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Based in Leatherhead, Surrey, Starling Aerospace is a specialist in cabin refurbishment, fabricating new structures from composites and other materials, also repairing and refreshing existing fixtures.

Refurbishment mostly involves refinishing and repair, as Starling Aerospace’s Director, Steve Swift explains: “The major issue we encounter with composites is compliance with EASA and FAA flammability requirements, especially smoke and toxicity. It’s where we have particular expertise to re-cover without having to take a composite structure apart and retest the whole thing. There are EASA and FAA guidelines on how to test without destroying the structure, and we’ve developed the technology to do that.”

Starling prides itself on its ability to react quickly to customer requirements, a capability, according to Swift, based not only on keeping stocks of raw material but on its intellectual and industrial property. Starling has the tools and expertise to achieve just about anything in composites for an aircraft cabin.

Its latest acquisition, a five-axis CNC router, enables composites to be formed into complex curves. “The router contours and shapes components according to CAD data,” Swift says. “It creates a tool to the shape required, then the outer skin of the composite is laid, followed by the inner core and inner skin. Once it’s shaped to the tool, the part is ‘baked’ to become the solid shape. The shape is always slightly oversized, so once its baked, it goes back into the router for final trimming to size. The inserts for screws and fasteners then go into the compound curve shape so they can be accurately bonded.”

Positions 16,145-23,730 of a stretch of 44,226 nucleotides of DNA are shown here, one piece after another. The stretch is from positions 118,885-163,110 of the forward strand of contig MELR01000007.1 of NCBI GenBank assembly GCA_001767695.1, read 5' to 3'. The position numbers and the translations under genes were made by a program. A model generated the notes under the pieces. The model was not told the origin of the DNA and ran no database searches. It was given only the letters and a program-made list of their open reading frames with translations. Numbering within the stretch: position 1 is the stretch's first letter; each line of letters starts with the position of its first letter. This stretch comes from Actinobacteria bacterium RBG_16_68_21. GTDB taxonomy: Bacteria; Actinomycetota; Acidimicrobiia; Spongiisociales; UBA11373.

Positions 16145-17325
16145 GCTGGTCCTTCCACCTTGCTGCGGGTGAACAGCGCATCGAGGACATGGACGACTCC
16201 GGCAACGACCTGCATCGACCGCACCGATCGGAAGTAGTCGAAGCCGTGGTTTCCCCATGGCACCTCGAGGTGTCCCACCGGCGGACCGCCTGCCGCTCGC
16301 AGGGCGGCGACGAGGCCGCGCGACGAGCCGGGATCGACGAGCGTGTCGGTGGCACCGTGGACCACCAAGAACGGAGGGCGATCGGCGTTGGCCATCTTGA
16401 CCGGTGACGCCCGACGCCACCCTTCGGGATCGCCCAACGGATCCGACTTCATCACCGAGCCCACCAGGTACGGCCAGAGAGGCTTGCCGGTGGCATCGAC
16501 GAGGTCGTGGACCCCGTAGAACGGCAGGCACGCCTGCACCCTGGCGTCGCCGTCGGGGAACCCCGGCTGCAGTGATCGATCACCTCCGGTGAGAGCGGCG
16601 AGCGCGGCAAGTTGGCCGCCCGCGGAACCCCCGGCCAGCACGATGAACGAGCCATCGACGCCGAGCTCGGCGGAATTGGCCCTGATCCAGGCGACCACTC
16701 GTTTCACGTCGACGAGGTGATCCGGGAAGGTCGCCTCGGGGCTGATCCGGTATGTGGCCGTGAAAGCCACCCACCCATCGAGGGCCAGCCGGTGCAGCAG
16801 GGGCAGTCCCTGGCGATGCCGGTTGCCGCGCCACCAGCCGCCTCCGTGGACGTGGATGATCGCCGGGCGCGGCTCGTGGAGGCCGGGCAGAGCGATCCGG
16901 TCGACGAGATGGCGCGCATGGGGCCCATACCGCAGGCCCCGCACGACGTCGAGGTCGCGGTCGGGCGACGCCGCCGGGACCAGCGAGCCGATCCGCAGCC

Starling’s cabin composites capability closely reflects the structures Dan Freeman identifies in Boeing’s new-breed airliners. Swift says Starling’s largest composite structures are full staterooms, including structurally critical composite bulkhead systems designed to withstand decompression, doors, cabinets, ceiling panels and modifications to the floor structure to incorporate blow-out panels.